Writing seems like a one-way communication, whether you’re publishing a book or a blog post. Although you can envision your audience, they aren’t with you. You take a deep breath and send your work out into the world.
You can’t see what happens next. But sometimes the world answers back. Faintly. Often enigmatically.
Pay attention to those signals.
They may show up in reviews, in emails, in mentions of your book by people on podcasts. (You may have to search to find those.)
Authors Who Listen
My latest book Get the Word Out shares stories of authors who listened to the messages from the world and took action on what they found. Here are a few:
Karen Catlin started an anonymous Twitter handle (@BetterAllies) focused on being an ally in the workplace. As her audience grew, they told her what they needed next from her, which led to many things, including her book Better Allies. As Karen reports, “I started out to change the world, yes, but I had no idea I would speaking, writing a book or two, and having this newsletter.” She listened and responded.
Michele Wucker wrote an excellent book about obvious risks that we see coming and fail to act on, called The Gray Rhino. She wrote the book for policy makers and corporate leaders and financial professionals—and the metaphor of the gray rhino has taken hold. But people kept telling asking her about the impact of the theory on their personal lives. The persistence of that feedback led her to write You Are What You Risk: The New Art and Science of Navigating an Uncertain World.
Kim Scott was dismayed by people using bestselling book Radical Candor as an excuse to be a jerk in the workplace. (How did she discover this? The parodies in Dilbert and on HBO’s Silicon Valley were loud responses from the world!) She listened and responded in multiple ways, including writing a new book Just Work: Get Sh*t Done, Fast & Fair.
Detecting the fainter signals
Sometimes the responses from the world are quiet and subtle. They show up in conversations you don’t take part in: a mention in someone’s blog or podcast, a review on a site you don’t check often, or a comment on a social media post.
You may discover that your book has resonated with someone outside your ideal audience, and that discovery opens new avenues to explore.
Kristi Dosh describes how she started blogging about the business of sports and discovered that the posts about college football were the ones that received the most comments, shares, and feedback. She took that clue to redirect her focus and write her book Saturday Millionaires.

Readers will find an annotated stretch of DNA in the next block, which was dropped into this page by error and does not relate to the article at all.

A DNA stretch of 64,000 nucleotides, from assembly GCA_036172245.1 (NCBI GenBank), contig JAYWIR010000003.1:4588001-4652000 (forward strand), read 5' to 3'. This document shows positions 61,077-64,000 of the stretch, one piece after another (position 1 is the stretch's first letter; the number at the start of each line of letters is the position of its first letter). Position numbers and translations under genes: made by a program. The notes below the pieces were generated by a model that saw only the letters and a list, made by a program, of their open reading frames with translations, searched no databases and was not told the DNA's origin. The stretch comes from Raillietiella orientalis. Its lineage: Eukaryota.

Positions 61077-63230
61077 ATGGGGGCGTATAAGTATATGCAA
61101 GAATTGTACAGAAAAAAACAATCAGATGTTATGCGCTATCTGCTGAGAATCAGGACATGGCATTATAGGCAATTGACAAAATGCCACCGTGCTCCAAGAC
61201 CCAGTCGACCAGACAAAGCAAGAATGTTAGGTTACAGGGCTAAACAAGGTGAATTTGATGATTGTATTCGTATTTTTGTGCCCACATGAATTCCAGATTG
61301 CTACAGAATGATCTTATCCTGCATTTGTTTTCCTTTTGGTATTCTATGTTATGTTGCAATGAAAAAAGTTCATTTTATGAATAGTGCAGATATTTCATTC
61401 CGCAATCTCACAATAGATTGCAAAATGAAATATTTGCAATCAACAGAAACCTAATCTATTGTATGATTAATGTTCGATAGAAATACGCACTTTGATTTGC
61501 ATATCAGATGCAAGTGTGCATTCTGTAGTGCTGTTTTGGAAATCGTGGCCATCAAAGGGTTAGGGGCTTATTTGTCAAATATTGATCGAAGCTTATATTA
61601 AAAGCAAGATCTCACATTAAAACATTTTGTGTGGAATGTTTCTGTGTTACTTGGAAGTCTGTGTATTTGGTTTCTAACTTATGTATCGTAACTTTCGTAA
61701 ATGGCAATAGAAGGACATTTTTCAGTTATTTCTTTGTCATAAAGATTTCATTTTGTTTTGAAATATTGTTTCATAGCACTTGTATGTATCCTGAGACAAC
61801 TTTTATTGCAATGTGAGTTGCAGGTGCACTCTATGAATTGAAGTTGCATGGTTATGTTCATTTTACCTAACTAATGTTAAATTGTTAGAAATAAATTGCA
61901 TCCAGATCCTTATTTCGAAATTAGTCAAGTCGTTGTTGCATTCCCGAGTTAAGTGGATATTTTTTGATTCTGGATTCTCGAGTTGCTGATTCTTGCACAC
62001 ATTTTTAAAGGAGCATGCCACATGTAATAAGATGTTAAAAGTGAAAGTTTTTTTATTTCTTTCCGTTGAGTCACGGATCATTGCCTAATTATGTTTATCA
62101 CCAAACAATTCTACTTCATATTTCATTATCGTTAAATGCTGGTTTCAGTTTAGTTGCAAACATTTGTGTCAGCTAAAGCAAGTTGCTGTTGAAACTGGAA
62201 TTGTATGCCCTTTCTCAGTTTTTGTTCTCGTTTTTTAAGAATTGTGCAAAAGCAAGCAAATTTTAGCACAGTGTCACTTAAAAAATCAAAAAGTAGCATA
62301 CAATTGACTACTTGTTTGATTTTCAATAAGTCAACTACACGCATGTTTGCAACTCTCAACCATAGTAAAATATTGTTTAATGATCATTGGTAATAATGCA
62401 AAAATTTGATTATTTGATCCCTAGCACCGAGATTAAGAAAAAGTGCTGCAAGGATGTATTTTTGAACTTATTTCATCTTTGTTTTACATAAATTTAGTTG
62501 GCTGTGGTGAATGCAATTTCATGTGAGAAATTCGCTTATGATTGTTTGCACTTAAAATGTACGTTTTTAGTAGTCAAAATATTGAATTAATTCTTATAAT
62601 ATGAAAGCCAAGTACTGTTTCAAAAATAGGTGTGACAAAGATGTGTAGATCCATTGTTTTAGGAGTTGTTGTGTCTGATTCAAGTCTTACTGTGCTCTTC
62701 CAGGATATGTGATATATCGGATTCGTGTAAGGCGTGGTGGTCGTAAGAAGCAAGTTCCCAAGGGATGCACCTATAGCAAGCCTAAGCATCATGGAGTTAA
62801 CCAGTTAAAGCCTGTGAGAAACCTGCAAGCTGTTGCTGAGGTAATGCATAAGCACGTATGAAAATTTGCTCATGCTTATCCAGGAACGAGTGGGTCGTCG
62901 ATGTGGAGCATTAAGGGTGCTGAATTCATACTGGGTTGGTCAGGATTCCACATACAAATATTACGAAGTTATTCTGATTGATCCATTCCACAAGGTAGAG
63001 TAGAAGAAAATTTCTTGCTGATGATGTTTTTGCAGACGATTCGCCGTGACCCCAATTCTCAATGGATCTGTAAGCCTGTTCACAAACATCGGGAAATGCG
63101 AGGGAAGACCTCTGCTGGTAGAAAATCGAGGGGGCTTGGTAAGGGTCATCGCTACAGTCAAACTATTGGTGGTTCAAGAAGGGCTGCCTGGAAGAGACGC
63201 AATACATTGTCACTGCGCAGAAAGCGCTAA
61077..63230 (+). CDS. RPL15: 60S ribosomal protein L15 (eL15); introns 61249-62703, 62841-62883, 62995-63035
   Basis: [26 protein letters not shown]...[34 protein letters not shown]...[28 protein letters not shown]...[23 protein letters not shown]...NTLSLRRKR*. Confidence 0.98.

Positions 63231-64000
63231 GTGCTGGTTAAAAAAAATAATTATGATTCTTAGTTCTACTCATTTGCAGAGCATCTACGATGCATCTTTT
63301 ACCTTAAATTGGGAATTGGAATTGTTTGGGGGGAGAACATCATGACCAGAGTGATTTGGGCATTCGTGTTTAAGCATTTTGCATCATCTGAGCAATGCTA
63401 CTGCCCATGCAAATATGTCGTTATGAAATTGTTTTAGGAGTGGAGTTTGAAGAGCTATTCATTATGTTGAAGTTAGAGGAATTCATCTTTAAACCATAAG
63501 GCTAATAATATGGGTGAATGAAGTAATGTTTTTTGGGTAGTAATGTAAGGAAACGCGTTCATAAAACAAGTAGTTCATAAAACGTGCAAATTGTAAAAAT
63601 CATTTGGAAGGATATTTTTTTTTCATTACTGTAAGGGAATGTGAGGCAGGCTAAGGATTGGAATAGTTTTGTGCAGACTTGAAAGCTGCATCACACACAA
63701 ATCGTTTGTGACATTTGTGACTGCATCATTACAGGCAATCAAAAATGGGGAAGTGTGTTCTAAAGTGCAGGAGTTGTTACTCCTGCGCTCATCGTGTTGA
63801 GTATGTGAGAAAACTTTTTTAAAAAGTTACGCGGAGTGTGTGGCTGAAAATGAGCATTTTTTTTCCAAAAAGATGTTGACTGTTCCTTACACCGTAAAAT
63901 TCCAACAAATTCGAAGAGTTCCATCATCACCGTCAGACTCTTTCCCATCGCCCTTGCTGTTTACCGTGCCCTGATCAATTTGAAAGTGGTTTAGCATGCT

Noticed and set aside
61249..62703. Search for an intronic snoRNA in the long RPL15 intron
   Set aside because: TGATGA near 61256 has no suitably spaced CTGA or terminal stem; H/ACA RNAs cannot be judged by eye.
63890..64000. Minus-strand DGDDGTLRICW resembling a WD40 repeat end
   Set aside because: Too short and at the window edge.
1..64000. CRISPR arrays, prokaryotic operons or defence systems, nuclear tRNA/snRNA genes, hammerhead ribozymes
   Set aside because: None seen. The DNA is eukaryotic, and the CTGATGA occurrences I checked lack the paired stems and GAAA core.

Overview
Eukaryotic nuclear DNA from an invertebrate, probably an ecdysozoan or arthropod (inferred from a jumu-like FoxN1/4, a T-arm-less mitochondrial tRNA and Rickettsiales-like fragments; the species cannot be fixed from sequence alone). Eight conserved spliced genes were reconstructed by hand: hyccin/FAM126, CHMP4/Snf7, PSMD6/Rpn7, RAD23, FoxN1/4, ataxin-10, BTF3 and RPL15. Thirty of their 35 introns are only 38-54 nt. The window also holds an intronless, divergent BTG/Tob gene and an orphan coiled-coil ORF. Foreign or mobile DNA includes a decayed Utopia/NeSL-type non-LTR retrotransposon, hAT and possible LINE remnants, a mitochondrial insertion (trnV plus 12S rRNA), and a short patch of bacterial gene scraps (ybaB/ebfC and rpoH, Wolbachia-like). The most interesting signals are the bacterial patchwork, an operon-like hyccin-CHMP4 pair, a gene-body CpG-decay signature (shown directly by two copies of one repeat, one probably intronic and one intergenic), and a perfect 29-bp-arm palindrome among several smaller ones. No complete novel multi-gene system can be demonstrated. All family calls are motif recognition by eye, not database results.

Social media may be toxic at times, but it’s also a good listening post for the positive responses.
Sometimes what you learn doesn’t change your course, but gives you energy to keep going. The world’s responses may validate and inspire you—and that’s necessary in a world filled with negative responses and cranky reviewers.
Are you listening?
How about you? What are you writing for the world, and are you paying attention to the responses from the world at large?
If you’re working on a book, you don’t start hearing back from the world until the book is out—and that’s a pretty long course. Find a way to start those conversations earlier:
- Write and publish blog posts about your ideas.
- Test your ideas in other forums, like webinars or talks
- Have actual human conversations—I would say “face-to-face” but for now it’s “face-to-screen-to-face”
- Engage with early readers who are part of your idea audience
Do you respond?
As a reader, one of the most generous things you can do is to turn up the volume on your part of the conversation for a book you enjoy.
Reach out to an author and let them know about the impact their book has had on you. Write a review and let everyone know.
Hold up the reader’s side of the conversation.
Remember, writing is all about human communication and connection. Ideas, thoughts and experiences travel between our minds, through the magic of the written word.
Writing connects us. Cultivate that connection.
More Like This
Find more stories of authors with a purpose in Get the Word Out.